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Lariviere, Andrew (2015) LEAF SALICYLIC ACID CONCENTRATION AND INSECT HERBIVORY. Master's Thesis, University of Pittsburgh. (Unpublished)

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Due to their stationary existence, plants are exposed to an array of attackers including pathogens and insect herbivores. In defense, plants employ sophisticated responses mediated by the hormones salicylic acid (SA) and jasmonic acid (JA). These two hormones act antagonistically to fine-tune expression of defense compounds to a particular attacker. This is an important component of optimal defense theory (ODT), which states that expression of defenses is costly due to limited metabolic resources. Several studies have shown that increased expression, or exogenous application, of SA inhibits expression of JA-mediated defenses, and vice versa. However, no studies have investigated how constitutive SA levels affect JA-mediated defenses. After reviewing the literature on ODT, I present a review of the mustard family (Brassicaceae) and their specialist insect herbivores Pieris butterflies, which is the model system used in my first study. In this study, I compared constitutive SA levels in five spring-flowering and five summer-flowering mustard species and found that the spring-flowering species received significantly less herbivory and supported lower caterpillar relative growth rate (RGR) than the summer-flowering species. I then asked whether the differences that I observed could be explained by the underlying leaf SA concentrations. I found that the species with the lowest constitutive SA concentrations were the most resistant to herbivory and supported the lowest larval RGR. The highest herbivory rate and RGR occurred in species with intermediate concentrations of constitutive SA. In a second study, I investigated the inhibition of JA-mediated defenses by induced SA levels. I applied a commonly-used SA analog to five mustard species then measured RGR of the generalist caterpillar, Trichoplusia ni. I found that exogenous SA increased plant susceptibility in most, but not all plants. The exception being an agricultural variety of the perennial plant, Lesquerella fendleri.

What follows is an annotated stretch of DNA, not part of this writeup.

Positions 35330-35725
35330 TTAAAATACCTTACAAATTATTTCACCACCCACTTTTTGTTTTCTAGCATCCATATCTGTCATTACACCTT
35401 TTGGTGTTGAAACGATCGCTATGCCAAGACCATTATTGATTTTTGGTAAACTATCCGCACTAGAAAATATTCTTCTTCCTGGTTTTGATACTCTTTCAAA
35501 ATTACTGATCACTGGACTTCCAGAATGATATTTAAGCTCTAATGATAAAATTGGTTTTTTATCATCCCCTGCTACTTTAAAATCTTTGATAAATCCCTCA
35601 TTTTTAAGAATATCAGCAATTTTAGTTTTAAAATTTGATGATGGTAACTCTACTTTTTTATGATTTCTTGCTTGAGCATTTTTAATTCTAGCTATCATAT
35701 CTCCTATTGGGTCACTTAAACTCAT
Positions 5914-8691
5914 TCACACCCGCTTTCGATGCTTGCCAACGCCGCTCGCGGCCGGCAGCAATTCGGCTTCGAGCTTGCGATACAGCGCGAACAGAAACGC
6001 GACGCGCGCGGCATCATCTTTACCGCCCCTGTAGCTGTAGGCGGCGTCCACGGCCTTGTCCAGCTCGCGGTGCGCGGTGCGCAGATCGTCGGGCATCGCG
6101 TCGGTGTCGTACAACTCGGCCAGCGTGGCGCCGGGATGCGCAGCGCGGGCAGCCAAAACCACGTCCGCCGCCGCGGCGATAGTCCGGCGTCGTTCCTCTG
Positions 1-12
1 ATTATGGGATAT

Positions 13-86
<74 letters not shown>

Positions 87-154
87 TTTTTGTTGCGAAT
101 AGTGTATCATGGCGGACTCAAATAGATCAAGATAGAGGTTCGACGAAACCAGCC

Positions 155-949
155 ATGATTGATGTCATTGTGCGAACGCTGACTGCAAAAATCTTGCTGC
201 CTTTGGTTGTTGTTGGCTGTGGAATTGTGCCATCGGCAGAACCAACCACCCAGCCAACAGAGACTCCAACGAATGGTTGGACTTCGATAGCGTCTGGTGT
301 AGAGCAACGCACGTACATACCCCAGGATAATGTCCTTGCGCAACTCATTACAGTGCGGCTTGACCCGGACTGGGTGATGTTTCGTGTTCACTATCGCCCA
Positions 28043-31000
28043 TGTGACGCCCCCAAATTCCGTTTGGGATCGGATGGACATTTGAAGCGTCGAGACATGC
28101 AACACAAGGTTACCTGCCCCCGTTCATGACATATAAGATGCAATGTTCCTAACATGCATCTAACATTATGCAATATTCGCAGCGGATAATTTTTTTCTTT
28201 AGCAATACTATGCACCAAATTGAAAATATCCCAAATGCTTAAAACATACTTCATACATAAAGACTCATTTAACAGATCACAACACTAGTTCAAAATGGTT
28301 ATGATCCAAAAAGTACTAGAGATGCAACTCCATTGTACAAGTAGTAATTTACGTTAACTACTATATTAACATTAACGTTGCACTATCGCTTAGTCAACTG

I conclude that low constitutive SA concentrations may benefit plants by reducing herbivory and larval growth rates of insect herbivores. The finding that constitutive SA levels affect herbivore performance is unprecedented and has implications for our understanding of the evolution of plant defenses and for the cultivation of more insect-resistant crops.


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Item Type: University of Pittsburgh ETD
Status: Unpublished
CreatorsEmailPitt UsernameORCID
Lariviere, Andrewahl15@pitt.eduAHL15
ETD Committee:
TitleMemberEmail AddressPitt UsernameORCID
Committee ChairCarson, Walterwalt@pitt.eduWALT
Committee MemberTraw, M
Committee MemberMorehouse, Nathannim@pitt.eduNIM
Committee MemberRebeiz, Markrebeiz@pitt.eduREBEIZ
Date: 9 January 2015
Date Type: Publication
Defense Date: 19 November 2014
Approval Date: 9 January 2015
Submission Date: 26 November 2014
Access Restriction: No restriction; Release the ETD for access worldwide immediately.
Number of Pages: 92
Institution: University of Pittsburgh
Schools and Programs: Dietrich School of Arts and Sciences > Biological Sciences
Degree: MS - Master of Science
Thesis Type: Master's Thesis
Refereed: Yes
Uncontrolled Keywords: Salicylic acid, jasmonic acid, Brassicaceae, Pieris rapae, plant defense, crosstalk
Date Deposited: 09 Jan 2015 18:18
Last Modified: 15 Nov 2016 14:25


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